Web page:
- In 2011, 292,000 people were working part-time in the voluntary sector, amounting to two-fifths (40%) of the sector’s workforce. This proportion is much larger than those of the public and private sectors (30% and 25% respectively) (LFS).
- The number of part-time workers in the voluntary sector decreased by 37,000 between 2010 and 2011. However, the proportion of the sector’s workers who were employed part-time saw an increase of more than 2% (LFS).
- Nearly half (47%) of the women employed within the voluntary sector were employed part-time compared to less than a quarter (24%) of men. Men working within the voluntary sector however were more likely to be employed part-time than in the private and public sectors (13% and 12% respectively) (LFS).
- Women in the private and public sectors were less likely than their voluntary sector counterparts to be working part-time (44% and 40% respectively) (LFS).
- Fewer than one in six (16%) voluntary sector part-time employees were working part-time because they could not find a full-time job. This proportion has risen by four per cent since 2010. The share is higher than in the public sector (13%) but lower than in the private sector (18%) (LFS).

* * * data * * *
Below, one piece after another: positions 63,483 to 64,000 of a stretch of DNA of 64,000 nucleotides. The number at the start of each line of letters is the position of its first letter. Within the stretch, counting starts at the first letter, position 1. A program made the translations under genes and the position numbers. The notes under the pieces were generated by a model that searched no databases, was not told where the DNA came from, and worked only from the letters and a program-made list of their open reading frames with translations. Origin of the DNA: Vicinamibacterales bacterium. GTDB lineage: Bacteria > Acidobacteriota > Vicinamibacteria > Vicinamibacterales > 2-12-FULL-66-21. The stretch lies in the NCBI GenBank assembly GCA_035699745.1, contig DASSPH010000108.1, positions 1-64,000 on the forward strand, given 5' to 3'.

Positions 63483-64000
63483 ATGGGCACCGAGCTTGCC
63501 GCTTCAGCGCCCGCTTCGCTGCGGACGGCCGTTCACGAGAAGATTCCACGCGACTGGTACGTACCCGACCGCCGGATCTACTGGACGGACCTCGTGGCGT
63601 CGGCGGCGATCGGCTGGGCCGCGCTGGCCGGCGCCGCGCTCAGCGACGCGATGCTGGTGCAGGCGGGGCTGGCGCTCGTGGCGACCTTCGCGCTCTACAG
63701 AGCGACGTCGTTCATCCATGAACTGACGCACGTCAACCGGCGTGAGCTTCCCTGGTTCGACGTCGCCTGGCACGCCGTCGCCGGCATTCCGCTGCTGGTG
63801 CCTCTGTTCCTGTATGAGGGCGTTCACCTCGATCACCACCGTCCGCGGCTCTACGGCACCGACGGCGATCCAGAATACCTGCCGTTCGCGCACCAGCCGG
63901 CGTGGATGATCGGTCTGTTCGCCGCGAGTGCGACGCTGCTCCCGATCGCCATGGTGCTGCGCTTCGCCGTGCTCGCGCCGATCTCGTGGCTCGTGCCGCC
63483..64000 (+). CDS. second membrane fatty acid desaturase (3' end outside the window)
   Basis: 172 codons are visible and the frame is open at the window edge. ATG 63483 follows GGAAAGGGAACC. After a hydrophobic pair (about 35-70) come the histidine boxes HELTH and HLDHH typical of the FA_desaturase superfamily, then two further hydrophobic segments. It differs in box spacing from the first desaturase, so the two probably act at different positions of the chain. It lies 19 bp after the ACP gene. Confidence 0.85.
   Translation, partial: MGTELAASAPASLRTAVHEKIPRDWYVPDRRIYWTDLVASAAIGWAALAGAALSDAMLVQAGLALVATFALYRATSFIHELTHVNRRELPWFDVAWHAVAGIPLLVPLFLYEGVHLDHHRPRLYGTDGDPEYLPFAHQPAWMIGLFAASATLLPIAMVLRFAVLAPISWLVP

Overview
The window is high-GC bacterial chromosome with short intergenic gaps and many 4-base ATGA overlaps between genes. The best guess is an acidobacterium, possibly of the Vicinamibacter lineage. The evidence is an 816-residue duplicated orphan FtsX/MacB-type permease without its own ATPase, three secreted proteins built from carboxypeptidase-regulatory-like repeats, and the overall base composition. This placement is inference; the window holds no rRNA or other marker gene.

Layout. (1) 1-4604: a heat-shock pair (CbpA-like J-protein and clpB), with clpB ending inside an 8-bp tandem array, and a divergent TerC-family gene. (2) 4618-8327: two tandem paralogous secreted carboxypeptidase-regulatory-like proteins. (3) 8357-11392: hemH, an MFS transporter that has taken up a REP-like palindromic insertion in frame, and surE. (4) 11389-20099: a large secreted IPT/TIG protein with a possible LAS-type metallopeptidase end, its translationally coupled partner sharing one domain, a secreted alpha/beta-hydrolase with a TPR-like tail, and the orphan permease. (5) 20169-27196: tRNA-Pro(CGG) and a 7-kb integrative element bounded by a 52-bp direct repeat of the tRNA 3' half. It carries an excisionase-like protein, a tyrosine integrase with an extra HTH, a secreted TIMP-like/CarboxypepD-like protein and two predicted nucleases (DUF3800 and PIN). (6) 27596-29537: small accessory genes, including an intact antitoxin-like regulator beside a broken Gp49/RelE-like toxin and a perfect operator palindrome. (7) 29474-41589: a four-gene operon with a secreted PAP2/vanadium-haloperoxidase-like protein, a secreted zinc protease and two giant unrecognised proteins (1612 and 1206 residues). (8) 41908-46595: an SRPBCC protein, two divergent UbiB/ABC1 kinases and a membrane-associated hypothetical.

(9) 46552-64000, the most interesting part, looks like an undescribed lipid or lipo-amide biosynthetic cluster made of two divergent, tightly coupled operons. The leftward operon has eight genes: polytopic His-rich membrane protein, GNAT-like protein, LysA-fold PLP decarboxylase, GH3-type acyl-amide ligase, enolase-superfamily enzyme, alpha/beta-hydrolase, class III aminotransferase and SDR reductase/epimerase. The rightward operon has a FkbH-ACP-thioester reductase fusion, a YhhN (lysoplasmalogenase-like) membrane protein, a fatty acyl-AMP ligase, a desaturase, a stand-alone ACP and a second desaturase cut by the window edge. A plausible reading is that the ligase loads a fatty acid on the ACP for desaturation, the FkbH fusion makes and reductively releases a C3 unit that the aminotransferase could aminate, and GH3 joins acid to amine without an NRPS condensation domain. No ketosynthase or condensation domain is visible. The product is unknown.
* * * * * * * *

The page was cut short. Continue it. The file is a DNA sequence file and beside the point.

- The share of part-time employees in the voluntary sector who did not want to work full-time was 75%, down from 78% in 2010 (LFS).
Part-time and full-time employment in the voluntary sector including reason for part-time employment, 2001-2011 (headcount)
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Source: Labour Force Survey (Base: All people aged 16 and over)
- Full-time employees in the voluntary sector were contracted to work an average of 40.7 hours per week (excluding overtime), just less than the public sector (41.1 hours). Private sector full-time employees worked a slightly longer week of 43.4 hours (LFS).
- For part-time workers in the voluntary sector, the average number of hours contracted per week was 19.5, excluding overtime. This is slightly higher than the private sector (18.1 hours) but less than the public sector (20.4 hours) (LFS).